Lighting retrofits are the most prevalent SEEP project and tend to offer the fastest payback, followed by building controls, all of which played a role in helping Walmart trims its electricity consumption.

"We're not making suggestions about things we don't already know extremely well," Jennrich said. "That's the sort of the idea behind the program, that these are tried-and-true. We wouldn't expect our suppliers to utilize any technology that we wouldn't use ourselves."

Raising Its Profile

With the number of completed projects and companies in the SEEP pipeline hovering at around 60, Jennrich said she's working hard to bring the program to scale, but admits it's been tough because of the economic downturn.

"We were not investing ourselves, so it was hard for our small and medium suppliers to do so," said Jennrich (pictured right).

The slow economy and Walmart's perceived move toward consolidating its supplier base has created a cloud of uncertainty for some, leaving them hesitant to spend the time or money on SEEP, said Consultant Marc Major, who described SEEP as an "unequivocal good."

"Some see it as a big time investment, or perceive it as a lot of forms to fill out," Major said. "They're not seeing the big picture, which is my concern. They're not seeing this as being good for their business. Emotion is interfering with what would otherwise be a rational decision-making process."

Major makes his living helping Walmart suppliers understand and embrace sustainability in their operations. He recommends SEEP to every client, but only 10 to 20 percent are eligible because a significant portion of their operations reside outside the U.S. SEEP is only offered in the U.S.

Offering the program outside the U.S., particularly China, would significantly increase participation in SEEP, Major suggested. Many suppliers are also simply unaware of the program.

Walmart markets SEEP through its merchandising group, which works on the front lines with suppliers, but is also working to streamline outreach to suppliers in order to build capacity, Jennrich said.

The energy-saving opportunities outside the U.S. are also on the company's radar. Walmart announced a goal of improving energy efficiency of its top 200 Chinese suppliers by 20 percent by 2012; the program wasn't modeled after SEEP, said Spokesman Kory Lundberg, but is similar in content.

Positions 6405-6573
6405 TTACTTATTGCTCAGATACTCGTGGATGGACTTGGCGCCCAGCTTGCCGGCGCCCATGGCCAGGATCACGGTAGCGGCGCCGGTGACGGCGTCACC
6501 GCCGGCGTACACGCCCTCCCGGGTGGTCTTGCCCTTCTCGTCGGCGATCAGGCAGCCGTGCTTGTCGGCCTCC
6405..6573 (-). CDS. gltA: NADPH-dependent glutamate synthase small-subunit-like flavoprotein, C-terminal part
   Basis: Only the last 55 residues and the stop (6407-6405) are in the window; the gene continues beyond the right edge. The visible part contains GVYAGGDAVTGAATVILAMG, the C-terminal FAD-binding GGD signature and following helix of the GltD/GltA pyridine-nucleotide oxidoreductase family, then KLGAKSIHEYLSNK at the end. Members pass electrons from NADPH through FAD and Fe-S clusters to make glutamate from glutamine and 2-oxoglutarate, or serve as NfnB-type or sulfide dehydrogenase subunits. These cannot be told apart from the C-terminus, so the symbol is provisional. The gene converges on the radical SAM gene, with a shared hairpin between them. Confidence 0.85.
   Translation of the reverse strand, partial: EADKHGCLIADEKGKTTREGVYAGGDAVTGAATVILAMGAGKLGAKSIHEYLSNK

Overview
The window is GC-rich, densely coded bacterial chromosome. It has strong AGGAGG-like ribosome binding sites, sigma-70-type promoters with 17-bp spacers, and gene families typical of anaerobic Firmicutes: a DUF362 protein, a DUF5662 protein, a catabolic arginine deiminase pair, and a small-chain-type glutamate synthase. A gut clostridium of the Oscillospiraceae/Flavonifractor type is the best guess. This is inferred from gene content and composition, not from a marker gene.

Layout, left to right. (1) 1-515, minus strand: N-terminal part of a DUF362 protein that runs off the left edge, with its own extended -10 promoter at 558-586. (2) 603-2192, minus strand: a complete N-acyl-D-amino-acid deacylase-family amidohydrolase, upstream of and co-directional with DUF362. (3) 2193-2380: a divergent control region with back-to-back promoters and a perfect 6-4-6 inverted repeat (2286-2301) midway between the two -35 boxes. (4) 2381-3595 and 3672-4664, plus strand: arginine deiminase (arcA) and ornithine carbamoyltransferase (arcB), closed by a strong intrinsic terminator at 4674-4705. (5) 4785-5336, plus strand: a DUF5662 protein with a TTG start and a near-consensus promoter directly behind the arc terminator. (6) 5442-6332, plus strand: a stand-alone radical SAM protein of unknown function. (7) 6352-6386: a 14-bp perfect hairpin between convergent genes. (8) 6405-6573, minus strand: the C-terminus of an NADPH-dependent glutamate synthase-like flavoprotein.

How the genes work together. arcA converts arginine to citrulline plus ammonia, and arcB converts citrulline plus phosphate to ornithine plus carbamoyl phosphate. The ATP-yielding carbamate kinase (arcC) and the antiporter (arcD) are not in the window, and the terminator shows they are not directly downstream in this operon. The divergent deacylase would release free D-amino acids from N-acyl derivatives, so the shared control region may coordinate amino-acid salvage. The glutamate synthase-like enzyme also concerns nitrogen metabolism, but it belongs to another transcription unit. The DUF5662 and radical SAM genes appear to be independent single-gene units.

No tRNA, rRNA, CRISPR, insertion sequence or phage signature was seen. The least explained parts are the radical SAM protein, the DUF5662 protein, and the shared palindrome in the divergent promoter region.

Aside from Walmart outreach, some companies are hearing about SEEP through word-of-mouth from former participants like Stickney.

"I think they're excited about it," Stickney said. "I think Walmart bringing it to the table gives them some comfort."

Two Lone Star Plastics facilities participated in SEEP, undergoing $160,000 in lighting retrofits that replaced 269 fixtures at its Garland, Texas, location, and another 200 in its Prattville, Ala., building (shown below).

The projects were estimated to save the company about $100,000 annually in electricity costs, with a 2.7 year ROI. Stickney believes the project had another obvious impact: his relations have improved with Walmart, with whom he's done business for more than 10 years.

"I think it has strengthened our relationship," Stickney said. "Different departments within Walmart are more aware of who we are. It's a concrete demonstration of our commitment to sustainability and sharing the sustainability goals of Walmart. It's not just talk."{related_content}

Another supplier, Kent Longley of Marck Recycling in Cassvile, Mo., is using what he learned through a SEEP lighting retrofit and applying the lessons in two additional locations, which will receive the same type of motion sensor lights that automatically shut off after detecting no movement for five minutes.

The SEEP lighting retrofit took place just after Marck Recycling moved into a new facility in Johnstown, N.Y., so Longley has no historical data on energy consumption at the site. Auditors estimated he would see a return on his $50,000 investment in 22 months.

The experience, however, opened his eyes to other potential energy savings technologies, such as a newly installed capacitor in one facility that will reduce energy spikes caused by turning on heavy equipment. His team didn't learn of the capacitor until a recent chance conversation with its local utility.

This illustrates what he considers to be the biggest challenge of energy efficiency projects: awareness.

"I think most people would get on board with a lot of this stuff," Longley said, "but they just don't know it's out there."